(1)        "Every woman shall be protected against any form of physical, sexual, psychological or economic harm, suffering, or violence whether occurring in public or private life.

(2)        Any form of violence against women is hereby prohibited.

(3)        All Government Departments, agencies, organs, public or private institutions shall take appropriate measures to promote and protect women?s rights and their legal status from any form of abuse or violence by any person, enterprise, organization or institution."

It is pertinent to observe that the obligation to protect women from violence is imposed on Government and public institutions, organs and agencies and also private enterprises.


Section 14 of the Bill deals with the Government's obligation to eliminate all forms of discrimination against women in line with its international obligation under the CEDAW and the Protocol. The provision is quite comprehensive, and calls on Government Departments and other public institutions to implement measures, policies and strategies to eliminate discrimination, including periodic training of personnel on gender and human rights, and mainstreaming gender perspective in planning and programming of all activities and initiatives. This in effect means that the measures and strategies mentioned in this section are a legally binding obligation, and should be implemented as a matter of must.


Section 15 deals with temporary special measures to be adopted by every organ, body, public institution, authority or private enterprise aimed at accelerating de facto equality between men and women. Under this section a distinction is made between de facto and de jure discrimination. Considering the social and cultural set up of The Gambia, there may be instances where even though the law does not create or cause any impediment for women, the social and cultural environment may not be conducive for the achievement of equality. Here, Government and all private institutions are called upon to take positive steps to achieve genuine de facto equality. This becomes more relevant in the political arena and decision-making at all levels, where women are not legally barred from participating effectively on an equal footing with men, but may not be able to do so due to cultural bias in favour of men, and stereotypical perception of the role of women.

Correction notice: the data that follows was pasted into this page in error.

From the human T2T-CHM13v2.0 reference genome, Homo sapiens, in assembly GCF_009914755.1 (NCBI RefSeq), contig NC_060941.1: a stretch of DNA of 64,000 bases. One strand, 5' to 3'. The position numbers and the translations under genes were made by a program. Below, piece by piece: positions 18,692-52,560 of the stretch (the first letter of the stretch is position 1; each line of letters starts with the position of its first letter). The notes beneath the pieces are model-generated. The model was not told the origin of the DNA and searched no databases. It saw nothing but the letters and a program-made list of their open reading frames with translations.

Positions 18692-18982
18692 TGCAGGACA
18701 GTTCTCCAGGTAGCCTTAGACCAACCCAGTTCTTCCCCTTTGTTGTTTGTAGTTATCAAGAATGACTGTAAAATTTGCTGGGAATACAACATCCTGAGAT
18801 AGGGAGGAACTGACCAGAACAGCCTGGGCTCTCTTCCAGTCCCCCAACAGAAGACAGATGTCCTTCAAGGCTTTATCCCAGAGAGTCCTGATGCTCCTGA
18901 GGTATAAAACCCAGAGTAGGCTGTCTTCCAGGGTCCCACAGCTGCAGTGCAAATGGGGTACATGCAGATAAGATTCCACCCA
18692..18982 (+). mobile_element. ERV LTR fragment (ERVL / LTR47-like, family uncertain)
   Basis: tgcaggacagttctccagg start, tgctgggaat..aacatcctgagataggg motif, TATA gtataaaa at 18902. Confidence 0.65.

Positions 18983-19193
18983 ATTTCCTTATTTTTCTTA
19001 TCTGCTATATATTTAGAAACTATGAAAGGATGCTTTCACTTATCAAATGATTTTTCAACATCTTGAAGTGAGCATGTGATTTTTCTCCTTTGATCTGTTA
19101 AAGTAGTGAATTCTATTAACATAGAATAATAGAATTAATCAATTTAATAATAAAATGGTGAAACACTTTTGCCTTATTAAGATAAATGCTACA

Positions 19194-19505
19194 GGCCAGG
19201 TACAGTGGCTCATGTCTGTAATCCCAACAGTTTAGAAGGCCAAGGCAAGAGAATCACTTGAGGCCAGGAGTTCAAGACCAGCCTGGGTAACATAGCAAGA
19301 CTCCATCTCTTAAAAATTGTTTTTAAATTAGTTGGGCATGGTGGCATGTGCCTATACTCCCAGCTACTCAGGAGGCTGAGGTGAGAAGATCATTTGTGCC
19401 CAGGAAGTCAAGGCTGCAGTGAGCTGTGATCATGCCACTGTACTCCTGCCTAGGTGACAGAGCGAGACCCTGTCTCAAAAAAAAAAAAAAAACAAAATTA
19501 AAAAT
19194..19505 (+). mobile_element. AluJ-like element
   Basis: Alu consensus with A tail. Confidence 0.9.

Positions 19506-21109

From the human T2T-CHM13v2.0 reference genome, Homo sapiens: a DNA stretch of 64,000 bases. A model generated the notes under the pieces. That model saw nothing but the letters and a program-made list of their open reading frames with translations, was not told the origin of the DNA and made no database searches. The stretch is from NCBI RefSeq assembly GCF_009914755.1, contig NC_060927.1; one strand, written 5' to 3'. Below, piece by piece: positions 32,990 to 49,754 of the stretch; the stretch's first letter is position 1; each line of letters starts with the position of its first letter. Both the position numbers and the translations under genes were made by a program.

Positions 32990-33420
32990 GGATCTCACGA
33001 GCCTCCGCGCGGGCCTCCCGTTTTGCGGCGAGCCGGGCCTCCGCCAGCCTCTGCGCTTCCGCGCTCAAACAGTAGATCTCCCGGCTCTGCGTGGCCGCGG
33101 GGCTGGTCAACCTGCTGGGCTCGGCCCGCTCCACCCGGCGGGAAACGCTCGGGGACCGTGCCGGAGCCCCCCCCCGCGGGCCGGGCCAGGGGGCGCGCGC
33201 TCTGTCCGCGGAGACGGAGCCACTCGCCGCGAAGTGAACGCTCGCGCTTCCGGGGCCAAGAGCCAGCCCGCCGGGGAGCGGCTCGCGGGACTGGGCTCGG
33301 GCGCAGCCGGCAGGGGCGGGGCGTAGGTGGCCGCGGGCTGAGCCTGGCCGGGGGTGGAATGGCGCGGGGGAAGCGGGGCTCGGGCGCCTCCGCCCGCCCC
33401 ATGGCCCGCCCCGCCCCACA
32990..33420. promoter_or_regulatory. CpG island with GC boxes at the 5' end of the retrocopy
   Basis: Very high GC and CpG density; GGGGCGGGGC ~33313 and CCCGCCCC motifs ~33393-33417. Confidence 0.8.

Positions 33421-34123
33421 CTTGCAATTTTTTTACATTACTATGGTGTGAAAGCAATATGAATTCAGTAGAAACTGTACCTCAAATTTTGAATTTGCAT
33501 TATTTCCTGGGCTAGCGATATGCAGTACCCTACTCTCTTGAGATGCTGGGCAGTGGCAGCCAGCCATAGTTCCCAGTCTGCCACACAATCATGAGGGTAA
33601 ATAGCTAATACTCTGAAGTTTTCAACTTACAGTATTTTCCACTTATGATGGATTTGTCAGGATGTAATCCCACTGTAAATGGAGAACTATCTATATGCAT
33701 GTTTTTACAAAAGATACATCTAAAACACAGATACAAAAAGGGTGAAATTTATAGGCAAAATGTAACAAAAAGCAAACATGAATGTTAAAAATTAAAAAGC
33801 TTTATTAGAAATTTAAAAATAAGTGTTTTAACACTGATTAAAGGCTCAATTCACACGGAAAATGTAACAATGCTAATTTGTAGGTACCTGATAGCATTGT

With the enactment of the Women's Act, 2010, political parties, Government, the private sector and all other agencies, organs and institutions are called upon to put in place temporary special measures to ensure genuine de facto equality. We hope that there would be a concerted and deliberate effort on the part of all political parties to ensure that, as a first step, at least one-third of candidates fielded for election would be women. Following this, it is hoped that there be a gradual upward move to a 50 percent quota for women at all levels of decision making. We would also call on both Government and private institutions to ensure that affirmative action is implemented to ensure that the requisite percentage of women are at the top decision making level.


This Part expressly prohibits Discrimination against Women in the field of employment. It covers provisions such as:

16         -           Prohibition of discrimination against women in employment

17         -           Free choice of employment and profession

18         -           Equal remuneration

19         -           Social Security benefit

20         -           Maternity leave

21         -           Protection of health and safety at work

22         -           Discrimination used in marriage or maternity

23         -           Support services

24         -           Protection during pregnancy

25         -           Periodic review of legislation

This Part is of fundamental importance to the contribution of women in the socio- economic development of the country.  It ensures that women are accorded equal opportunity and equal rights in the field of employment.  It also ensures that adequate support services and facilities are put in place for women to continue  to take part in nation-building during the crucial period of pregnancy, lactation and child bearing and upbringing in general.  The provision recognises the contribution of women during the period of maternity, and makes mandatory adequate compensation during this period.  It further ensures that women in The Gambia are not disadvantaged in any way during this crucial, yet very important period in the human cycle.